Between the year-end holidays and breach fatigue, it’s easy for consumers and organizations to fall into a sense of complacency around cybersecurity. Cybercriminals know this, so while many people are vacationing, they’re hard at work.
Case in point: Numerous users of the LastPass password manager have been receiving disturbing emails over the past few days, warning them of login attempts using their master passwords. LastPass told BleepingComputer that the company’s customer base was being targeted by credential stuffing.
What Is Credential Stuffing?
Credential stuffing is an automated attack where cybercriminals purchase lists of username and password combos harvested during data breaches, then bombard target systems with them to see if any work. This attack takes advantage of two common password security mistakes:
- Despite repeatedly being told not to, many people reuse passwords across accounts, including across personal and work accounts.
- Despite repeatedly being told to do so, many people don’t enable multi-factor authentication (2FA) wherever it’s supported.
Keep Your Passwords Close; Keep Your Master Passwords Closer
Credential stuffing attacks can target any type of online account, including password managers. The LastPass situation illustrates why it’s critically important for everyone to use strong, unique passwords for every account and enable 2FA wherever it’s supported.
Organizations that use enterprise password management systems (EPMs) like Keeper can go a step further and ensure their EPM performs device verification checks before allowing employees to log in. If the device or IP address wasn’t previously registered with a user’s account, the login fails. In addition, it’s important that a modern authentication system prevents enumeration attacks, where threat actors use automation to “iterate” through numeric or alpha-numeric sequences to determine the existence of an account.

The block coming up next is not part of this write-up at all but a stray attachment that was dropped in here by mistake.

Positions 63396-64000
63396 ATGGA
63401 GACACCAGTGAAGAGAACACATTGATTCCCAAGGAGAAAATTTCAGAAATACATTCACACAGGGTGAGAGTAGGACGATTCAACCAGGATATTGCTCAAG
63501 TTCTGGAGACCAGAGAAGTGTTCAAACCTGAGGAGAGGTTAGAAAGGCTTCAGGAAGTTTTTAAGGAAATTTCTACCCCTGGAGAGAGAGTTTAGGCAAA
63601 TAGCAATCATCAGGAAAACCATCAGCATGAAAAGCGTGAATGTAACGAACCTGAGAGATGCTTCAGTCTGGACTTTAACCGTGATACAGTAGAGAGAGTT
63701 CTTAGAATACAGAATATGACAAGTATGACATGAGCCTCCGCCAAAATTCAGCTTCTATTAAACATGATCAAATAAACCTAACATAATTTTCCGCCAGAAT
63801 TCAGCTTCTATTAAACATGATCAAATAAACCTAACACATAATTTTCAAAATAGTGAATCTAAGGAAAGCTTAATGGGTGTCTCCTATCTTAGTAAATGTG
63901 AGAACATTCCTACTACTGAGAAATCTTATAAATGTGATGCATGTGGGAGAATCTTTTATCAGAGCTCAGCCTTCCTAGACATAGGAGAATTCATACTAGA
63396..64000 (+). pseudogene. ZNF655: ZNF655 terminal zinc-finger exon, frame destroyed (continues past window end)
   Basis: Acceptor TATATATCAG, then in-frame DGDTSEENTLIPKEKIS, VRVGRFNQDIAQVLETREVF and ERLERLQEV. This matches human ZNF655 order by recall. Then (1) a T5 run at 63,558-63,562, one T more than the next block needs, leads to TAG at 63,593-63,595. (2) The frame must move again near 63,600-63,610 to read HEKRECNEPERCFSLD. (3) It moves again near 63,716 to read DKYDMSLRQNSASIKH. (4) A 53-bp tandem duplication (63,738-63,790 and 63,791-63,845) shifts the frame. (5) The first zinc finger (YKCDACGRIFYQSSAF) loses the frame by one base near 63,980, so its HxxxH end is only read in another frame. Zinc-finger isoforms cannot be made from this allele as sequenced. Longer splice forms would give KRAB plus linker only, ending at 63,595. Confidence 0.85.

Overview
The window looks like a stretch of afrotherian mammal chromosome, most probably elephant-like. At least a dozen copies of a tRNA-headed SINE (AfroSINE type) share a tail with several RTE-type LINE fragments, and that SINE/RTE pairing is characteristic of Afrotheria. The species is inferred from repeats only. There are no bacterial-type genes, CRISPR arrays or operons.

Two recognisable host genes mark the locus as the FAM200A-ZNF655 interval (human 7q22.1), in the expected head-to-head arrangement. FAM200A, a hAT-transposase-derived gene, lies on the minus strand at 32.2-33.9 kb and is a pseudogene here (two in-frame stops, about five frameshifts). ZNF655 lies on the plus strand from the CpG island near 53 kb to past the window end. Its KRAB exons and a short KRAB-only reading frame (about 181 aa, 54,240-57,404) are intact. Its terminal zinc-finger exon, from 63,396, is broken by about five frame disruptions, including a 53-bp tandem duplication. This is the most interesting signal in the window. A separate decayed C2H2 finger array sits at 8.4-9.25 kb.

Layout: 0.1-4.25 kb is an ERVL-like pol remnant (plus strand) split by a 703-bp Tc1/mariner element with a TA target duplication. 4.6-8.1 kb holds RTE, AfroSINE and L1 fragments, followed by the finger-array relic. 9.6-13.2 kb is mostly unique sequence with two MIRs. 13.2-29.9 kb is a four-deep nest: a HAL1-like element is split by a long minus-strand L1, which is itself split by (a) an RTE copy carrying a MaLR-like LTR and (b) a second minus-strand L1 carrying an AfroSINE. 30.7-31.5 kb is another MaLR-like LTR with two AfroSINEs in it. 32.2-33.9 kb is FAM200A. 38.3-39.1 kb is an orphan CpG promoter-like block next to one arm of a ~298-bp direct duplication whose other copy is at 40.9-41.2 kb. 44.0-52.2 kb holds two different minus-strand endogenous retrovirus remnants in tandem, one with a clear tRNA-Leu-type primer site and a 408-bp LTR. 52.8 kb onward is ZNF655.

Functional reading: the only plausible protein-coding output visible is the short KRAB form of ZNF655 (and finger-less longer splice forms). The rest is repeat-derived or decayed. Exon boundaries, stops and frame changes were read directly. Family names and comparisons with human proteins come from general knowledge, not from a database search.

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The potential threat of credential stuffing and enumeration attacks is one reason why Keeper’s engineering team rebuilt the entire login and authentication infrastructure back in 2019 to address several advanced and complex challenges:
1. Enforcing device verification prior to allowing a user to even attempt login. By ensuring a device is approved before authentication attempts, an attacker cannot brute force test a user’s Master Password. Several device verification methods are supported such as Push-based, Email and TOTP code entry.
2. Enforcing 2FA prior to making attempts on the Master Password. This technique is another layer of protection against brute force and credential stuffing attacks against a user’s vault, even if the device verification step is passed.
3. For Enterprise implementations using SSO (such as Azure, Okta or Jumpcloud), using device-based Elliptic Curve cryptography to decrypt vaults locally, after the user has successfully authenticated against the SAML 2.0 identity provider and completed the device verification step. Keeper is the only solution that seamlessly integrates with SSO solutions while providing Zero-Knowledge encryption.
In cyberwar, it is important to stay one step ahead of threat actors. Users who don’t take the time and effort to stay protected are the most likely to be victimized, so keep your passwords close – and your master passwords closer.